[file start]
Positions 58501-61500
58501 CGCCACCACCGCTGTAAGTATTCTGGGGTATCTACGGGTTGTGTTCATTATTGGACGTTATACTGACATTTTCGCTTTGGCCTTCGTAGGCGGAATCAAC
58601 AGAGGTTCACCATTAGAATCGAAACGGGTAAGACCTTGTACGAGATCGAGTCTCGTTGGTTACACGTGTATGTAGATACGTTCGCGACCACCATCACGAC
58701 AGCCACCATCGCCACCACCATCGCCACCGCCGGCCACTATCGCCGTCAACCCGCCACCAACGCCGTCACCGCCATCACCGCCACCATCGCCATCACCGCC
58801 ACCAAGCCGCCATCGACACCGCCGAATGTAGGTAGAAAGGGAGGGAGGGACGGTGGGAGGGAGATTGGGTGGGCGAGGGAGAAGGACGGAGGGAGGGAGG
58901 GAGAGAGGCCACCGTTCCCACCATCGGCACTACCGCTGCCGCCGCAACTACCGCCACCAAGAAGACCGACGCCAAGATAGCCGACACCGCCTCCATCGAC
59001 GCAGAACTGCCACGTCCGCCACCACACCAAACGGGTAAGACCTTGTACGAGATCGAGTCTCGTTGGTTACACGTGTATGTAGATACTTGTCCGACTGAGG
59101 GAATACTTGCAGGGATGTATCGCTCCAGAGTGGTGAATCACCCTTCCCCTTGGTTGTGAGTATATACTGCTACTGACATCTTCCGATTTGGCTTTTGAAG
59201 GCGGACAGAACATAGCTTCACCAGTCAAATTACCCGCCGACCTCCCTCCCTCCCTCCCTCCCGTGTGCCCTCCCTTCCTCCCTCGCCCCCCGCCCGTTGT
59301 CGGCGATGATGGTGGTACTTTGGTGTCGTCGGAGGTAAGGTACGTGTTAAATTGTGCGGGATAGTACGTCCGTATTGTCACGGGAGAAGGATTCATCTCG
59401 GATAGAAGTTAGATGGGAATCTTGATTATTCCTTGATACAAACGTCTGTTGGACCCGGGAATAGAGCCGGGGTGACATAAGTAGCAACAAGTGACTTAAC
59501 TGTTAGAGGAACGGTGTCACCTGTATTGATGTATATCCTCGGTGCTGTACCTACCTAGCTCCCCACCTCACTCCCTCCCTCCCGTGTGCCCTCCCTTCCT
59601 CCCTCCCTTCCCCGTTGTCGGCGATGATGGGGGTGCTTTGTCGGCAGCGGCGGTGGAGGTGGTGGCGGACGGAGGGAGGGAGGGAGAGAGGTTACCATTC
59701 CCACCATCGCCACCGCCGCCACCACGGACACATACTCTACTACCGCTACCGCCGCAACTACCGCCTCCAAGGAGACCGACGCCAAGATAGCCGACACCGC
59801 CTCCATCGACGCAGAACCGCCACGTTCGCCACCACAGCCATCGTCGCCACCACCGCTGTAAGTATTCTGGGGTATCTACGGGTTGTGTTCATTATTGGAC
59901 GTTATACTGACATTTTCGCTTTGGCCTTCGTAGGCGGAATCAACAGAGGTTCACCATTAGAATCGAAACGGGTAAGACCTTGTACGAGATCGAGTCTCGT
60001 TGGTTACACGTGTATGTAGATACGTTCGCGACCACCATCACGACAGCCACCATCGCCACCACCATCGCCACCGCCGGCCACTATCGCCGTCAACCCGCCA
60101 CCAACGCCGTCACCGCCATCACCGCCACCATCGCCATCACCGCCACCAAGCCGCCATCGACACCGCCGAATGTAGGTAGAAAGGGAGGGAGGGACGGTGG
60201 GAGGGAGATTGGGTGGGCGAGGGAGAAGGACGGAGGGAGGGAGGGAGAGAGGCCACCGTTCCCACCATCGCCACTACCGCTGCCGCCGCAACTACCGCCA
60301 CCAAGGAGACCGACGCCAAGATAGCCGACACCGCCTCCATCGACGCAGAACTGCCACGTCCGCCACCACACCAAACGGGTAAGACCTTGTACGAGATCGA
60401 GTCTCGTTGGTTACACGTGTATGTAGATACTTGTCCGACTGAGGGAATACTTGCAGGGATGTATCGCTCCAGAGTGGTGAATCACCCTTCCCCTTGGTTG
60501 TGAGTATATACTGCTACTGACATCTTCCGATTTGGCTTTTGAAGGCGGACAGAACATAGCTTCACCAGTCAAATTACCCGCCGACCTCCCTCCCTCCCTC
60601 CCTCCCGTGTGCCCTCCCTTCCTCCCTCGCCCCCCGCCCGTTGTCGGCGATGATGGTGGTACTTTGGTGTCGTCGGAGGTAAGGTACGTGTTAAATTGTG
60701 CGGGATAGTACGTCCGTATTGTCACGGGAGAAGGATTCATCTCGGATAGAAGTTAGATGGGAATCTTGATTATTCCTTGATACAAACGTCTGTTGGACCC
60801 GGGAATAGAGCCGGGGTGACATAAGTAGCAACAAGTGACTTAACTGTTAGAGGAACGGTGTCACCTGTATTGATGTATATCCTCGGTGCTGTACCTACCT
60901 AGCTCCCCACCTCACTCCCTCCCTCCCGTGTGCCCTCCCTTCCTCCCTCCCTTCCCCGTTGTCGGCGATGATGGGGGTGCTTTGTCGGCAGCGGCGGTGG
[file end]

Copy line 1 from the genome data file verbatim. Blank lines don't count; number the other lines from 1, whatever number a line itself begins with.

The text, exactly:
Positions 58501-61500